Deuce, Stop. Lie Down.

I am behind a closed door and I cannot attend to it at that moment. Deuce has followed me around and now he is lying on the other side of the door gently pawing it and barking.  I asked him to stop (the barking and pawing) and immediately after that I tell him what I want him to do instead.

The cosmos loves a void. And where there is a void something will come and fill it.  When it comes to our dogs we need to make sure that we decide what should take place in the void left by the behavior (s) we don’t want.  The dog is rushing at a visitor, who is at the door, then jumps effusively at your guest. Your face turns red in aggravation and even shame for your dog’s behavior.

So, what is it that we normally do instead of telling the dog what we would rather they do?  Most likely we yell in frustration NO!!!! STOP THAT…  confusion will reign.  Your dog completely at odds as to what is a better option.

If instead we get into the habit of

1. Deciding what we want our pup to do in those sorts of circumstances (So we can stop immediately what we don’t like.)

2. Replace with what we want.

This is called a re-direct.  Ideally our redirect also can serve as an antidote for the behavior we don’t want.

If I ask Deuce to lie down, I know from experience he will just relax and wait for me to get to the door to let him in or just walk away.  In other instances, we need to use what is called a DRI which stands for differential reinforcement of incompatible behavior.  In plain English, just reinforce for something else that will de facto prevent your dog in resuming in the unwanted behavior.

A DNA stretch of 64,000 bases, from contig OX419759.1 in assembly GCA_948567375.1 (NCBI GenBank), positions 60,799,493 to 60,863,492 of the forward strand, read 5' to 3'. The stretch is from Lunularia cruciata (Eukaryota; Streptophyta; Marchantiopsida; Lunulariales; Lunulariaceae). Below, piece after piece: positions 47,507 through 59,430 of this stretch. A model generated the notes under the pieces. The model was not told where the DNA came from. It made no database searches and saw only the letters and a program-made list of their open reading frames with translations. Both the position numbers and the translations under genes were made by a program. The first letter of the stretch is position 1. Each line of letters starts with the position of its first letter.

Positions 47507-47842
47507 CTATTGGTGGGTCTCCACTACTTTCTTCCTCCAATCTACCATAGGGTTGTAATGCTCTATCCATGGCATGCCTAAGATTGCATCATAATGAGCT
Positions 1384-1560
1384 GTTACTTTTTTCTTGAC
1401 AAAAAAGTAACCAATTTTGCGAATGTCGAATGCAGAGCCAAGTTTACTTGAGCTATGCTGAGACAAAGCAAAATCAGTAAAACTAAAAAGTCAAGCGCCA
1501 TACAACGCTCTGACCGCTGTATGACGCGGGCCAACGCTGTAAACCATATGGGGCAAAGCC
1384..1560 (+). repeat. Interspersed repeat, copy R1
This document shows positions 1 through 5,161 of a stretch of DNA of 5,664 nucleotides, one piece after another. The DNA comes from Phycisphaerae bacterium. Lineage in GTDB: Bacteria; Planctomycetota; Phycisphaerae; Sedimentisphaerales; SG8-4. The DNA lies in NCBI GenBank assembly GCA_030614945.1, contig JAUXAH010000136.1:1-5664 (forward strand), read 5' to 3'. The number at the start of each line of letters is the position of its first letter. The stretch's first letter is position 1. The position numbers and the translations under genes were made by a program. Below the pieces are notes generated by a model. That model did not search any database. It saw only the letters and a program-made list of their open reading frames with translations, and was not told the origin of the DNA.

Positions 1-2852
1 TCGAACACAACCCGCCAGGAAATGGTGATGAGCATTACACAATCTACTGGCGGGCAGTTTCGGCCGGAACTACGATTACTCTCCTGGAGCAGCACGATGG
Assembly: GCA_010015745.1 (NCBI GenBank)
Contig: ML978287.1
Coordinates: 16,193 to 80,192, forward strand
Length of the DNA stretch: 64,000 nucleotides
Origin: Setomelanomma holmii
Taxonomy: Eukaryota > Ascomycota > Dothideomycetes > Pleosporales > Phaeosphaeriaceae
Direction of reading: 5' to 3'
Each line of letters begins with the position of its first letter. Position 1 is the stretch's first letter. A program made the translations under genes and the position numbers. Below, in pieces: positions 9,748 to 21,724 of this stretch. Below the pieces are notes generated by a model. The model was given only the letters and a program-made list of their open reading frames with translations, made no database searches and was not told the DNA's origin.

The typical example is asking a dog to sit instead of jumping on the guest. Or feeding the dog treats as the bell is being rung so that it cannot bark, since barking and eating treats are incompatible actions. The other fantastic bonus of using this sort of rational in training is that as whatever the environment reinforces (and yes, that includes us) will become the preferred behavior offered.

So why is it then that we insist in just stopping what we don’t like in a young child or in our pet instead of redirect for a successful outcome?  Our own behavior can be motivated by several factors.

Perhaps we are exasperated because the behavior that we don’t want happens over and over again and now we are not even thinking of re-directing. Ignorance of this important rule of learning or multitasking?  And so, the list goes on.

I would add where we put our attention, we put our energy. One strategy that works for me is to take something like a behavior re-direct and practice it until it becomes a natural response- even when busy, frustrated or just lack the time of focus to give my dogs clear instructions.

One thing though to keep in mind, that we can only re-direct the dog to do something that the dog has previously learned.  And do keep in mind that sometimes folks think that because the dog responded once or just a few times to our insisting verbal cue does not mean that the dog has actually learned what we mean.

A dog might have learned a sit (put butt on ground) AND a stay (remain in that position until released) however, the stay part has more to do with the dog being able to sustain the behavior for a particular length of time and this is something that requires a lot of practice.  It is hard for dogs to sustain duration without practicing.  Your dog is not willful or a jerk because he breaks the sit (or else) ahead of you, it just means that he is undertrained.

My suggestion to you then, is to make a list of behaviors that your dog can do instead of “x” behavior and that you begin to ask just after you said NO to your dog for that well learned one.  Be ready now, for your dog to respond in kind and for you to pay your pup, otherwise your dog will not begin to offer the behavior you want because it is not being reinforced.